"Jesus Christ!"

Another officer, smiling, escorted me to window 5. The fee is about $1.25. Now I remembered: it's the toll for the Chilean side of the tunnel. (Earlier, entering the tunnel on the Argentine side, I was just waved around the toll gate.)

Outside. I showed her my receipt for the toll. Okay, now they can inspect.

Another officer, a young fellow, noting that I was very angry, decided to inspect the three hard cases and the tank bag, tapping each in succession, indicating he wanted them opened.

Of course, when you open the side panniers and start rummaging through, everything just starts spilling out.

After being satisfied, he said "close them up” and left.

"Thank you very fucking much!"

Other travelers milling about were amused by my carrying-on.

I had lost it at this point and was livid (an all-too-common condition lately!) All the mindless bureaucrats and "control freaks"!

I'm weary of the countless control checkpoints along Latin American highways. Even if many of them don't pertain to motorcycles, or just wave you through, their very presence is oppressive and demoralizing.

(Yet, just today, I was reflecting on the virtual absence of a police presence actually out on the highways of Argentina and Chile. You can pretty much drive without fear of being pulled over and cited. I don't quite understand the contradiction. Perhaps it's the high cost of gasoline that keeps them relatively immobilized. The California Highway Patrol certainly doesn't allow the price of gas to curtail activity.)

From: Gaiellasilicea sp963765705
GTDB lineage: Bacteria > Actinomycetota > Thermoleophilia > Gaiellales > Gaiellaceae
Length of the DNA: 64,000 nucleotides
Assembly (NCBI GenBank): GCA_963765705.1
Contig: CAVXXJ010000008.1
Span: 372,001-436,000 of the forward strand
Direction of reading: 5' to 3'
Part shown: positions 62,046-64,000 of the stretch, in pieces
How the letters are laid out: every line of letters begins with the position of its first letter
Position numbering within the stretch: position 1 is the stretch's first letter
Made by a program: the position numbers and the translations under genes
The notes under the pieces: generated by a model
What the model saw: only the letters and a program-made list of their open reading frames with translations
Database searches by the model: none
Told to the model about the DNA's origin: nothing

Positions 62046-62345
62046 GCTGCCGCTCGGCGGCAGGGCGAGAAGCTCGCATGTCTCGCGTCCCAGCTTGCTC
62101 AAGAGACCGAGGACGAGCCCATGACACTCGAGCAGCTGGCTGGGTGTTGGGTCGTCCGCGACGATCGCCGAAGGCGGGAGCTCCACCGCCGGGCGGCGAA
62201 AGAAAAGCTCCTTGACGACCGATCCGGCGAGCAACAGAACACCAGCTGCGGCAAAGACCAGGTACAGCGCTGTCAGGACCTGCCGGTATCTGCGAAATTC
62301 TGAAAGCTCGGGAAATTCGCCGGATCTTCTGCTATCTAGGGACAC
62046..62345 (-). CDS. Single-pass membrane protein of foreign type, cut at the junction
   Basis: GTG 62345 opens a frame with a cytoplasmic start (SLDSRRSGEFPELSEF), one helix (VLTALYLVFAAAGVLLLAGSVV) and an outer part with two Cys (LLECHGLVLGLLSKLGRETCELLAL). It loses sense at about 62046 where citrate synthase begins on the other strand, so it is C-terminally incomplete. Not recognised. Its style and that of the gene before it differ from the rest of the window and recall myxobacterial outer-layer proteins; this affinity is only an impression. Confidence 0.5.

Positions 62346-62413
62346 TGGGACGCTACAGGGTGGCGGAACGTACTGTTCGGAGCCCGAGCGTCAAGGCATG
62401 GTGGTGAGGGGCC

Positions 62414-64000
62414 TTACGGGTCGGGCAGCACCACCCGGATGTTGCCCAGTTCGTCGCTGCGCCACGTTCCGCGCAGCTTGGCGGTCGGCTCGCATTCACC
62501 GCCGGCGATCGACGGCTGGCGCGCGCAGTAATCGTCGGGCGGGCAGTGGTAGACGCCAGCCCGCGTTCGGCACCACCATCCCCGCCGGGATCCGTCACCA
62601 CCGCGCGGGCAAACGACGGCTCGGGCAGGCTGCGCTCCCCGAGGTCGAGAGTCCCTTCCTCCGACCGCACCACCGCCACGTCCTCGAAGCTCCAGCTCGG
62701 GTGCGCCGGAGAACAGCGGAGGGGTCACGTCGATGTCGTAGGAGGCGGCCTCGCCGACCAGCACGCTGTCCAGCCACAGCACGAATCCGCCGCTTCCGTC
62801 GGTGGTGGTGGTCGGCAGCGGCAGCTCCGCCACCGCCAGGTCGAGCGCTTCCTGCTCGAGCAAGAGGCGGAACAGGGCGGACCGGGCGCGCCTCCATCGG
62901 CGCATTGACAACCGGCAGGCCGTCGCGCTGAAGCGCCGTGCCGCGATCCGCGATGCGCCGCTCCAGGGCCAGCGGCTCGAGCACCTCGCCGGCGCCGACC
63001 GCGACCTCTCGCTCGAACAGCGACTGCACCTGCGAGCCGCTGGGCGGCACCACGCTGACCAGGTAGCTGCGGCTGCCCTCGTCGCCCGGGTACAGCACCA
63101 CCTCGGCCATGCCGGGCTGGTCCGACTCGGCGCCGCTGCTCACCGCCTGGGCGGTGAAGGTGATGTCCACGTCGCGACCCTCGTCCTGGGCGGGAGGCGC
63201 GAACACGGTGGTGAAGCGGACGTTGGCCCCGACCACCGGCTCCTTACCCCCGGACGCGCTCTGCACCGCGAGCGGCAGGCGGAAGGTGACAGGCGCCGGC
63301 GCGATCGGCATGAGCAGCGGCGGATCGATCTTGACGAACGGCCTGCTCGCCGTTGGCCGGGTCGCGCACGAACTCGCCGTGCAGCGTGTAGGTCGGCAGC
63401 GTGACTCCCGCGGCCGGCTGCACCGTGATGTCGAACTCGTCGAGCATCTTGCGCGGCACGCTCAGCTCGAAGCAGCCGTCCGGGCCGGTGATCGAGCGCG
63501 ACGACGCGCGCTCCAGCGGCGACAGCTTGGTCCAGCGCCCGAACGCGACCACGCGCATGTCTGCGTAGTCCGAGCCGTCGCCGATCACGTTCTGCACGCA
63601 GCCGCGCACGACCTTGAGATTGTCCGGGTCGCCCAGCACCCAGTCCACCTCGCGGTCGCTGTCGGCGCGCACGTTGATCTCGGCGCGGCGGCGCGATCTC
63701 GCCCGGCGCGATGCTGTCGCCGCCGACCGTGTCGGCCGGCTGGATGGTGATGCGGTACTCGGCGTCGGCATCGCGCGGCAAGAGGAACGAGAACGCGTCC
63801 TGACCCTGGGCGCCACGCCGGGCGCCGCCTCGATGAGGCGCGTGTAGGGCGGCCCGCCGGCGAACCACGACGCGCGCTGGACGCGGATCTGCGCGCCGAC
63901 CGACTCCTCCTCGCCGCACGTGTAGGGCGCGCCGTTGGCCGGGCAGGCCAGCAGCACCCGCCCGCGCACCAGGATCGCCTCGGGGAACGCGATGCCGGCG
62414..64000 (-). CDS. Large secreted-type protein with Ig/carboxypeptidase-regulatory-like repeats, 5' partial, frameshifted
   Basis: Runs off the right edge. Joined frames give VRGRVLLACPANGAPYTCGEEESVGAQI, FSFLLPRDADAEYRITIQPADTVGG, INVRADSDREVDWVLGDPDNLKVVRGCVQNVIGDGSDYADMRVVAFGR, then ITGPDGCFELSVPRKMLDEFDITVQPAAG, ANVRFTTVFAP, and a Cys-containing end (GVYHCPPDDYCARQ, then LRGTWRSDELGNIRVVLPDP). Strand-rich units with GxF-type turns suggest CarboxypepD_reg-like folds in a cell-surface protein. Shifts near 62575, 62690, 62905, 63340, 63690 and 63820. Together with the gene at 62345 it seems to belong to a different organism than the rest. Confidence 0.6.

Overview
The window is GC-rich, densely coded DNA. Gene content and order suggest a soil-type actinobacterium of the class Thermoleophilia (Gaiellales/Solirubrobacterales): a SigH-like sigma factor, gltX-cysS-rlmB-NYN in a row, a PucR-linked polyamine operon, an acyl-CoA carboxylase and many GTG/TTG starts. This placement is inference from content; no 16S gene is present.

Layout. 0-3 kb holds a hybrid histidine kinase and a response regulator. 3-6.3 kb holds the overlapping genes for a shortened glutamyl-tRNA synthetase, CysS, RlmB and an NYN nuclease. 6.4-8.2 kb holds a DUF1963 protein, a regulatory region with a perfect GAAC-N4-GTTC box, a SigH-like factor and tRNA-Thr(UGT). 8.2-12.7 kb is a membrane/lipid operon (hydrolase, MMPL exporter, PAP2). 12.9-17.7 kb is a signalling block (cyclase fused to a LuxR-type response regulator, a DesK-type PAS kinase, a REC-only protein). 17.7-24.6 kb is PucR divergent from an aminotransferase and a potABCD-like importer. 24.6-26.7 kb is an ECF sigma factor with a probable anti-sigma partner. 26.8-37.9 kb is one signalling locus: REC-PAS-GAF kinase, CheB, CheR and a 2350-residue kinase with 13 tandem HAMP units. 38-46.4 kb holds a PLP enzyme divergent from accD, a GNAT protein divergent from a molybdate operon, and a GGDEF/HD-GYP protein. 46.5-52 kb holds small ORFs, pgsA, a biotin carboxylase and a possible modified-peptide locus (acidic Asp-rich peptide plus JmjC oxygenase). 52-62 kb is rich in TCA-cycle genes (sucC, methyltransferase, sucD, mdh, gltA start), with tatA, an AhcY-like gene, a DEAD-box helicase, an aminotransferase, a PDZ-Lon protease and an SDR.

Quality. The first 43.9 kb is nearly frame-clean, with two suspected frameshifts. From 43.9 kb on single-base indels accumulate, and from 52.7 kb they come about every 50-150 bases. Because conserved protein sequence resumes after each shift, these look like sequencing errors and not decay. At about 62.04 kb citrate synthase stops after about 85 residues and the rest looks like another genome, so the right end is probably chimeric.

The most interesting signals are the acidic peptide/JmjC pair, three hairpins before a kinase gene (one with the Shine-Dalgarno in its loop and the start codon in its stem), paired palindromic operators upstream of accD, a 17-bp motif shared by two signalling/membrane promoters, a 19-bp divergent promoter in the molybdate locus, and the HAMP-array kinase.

In the dark, and with no pavement markings (only occasional reflectors along the shoulders), I slowed to less than half the speed I was driving earlier. But I was okay. Really. I had calmed down and it was just a matter of taking things slowly and patiently working my way back to Santiago.

Highway mileage signs confound here: it is not uncommon for distances between cities to change significantly. According to the signs, the distance between Mendoza and Santiago grew by 30 miles, the nearer I came to Santiago. It was running away from me!

Midnight exactly. Arrived at the "Park Inn Hotel". 46,251 miles on the bike. The only other vehicle in the parking lot, an R1200GS like mine. An unfamiliar clerk at the front desk (and a not very hospitable one at that.)

I asked for my "old" room, 207 (I think) again. He said the second floor was not available. "Why?"

"It's closed," he said, but couldn't explain why.

I was getting picky now, but settled for a first-floor room.

While unloading the bike, a group arrived by taxi. They had obviously enjoyed the evening. All were motorcyclists. One Spaniard and six Brazilians. Most of their bikes are in the shop at Williamson Balfour. One, an R1200GS only three months old has a bad engine! Another, has $5,000 in damages, the result of fall in Peru.

Settled into my room, turning on the TV. The first English channels in weeks. Later, connected to the internet. Ah, the luxury! (Is this why I drove all the way to Santiago?)

Travel has become tedious the past couple weeks. Not what I would characterize as “fun”. I look forward to just "chilling out" here for a few days.

No comments: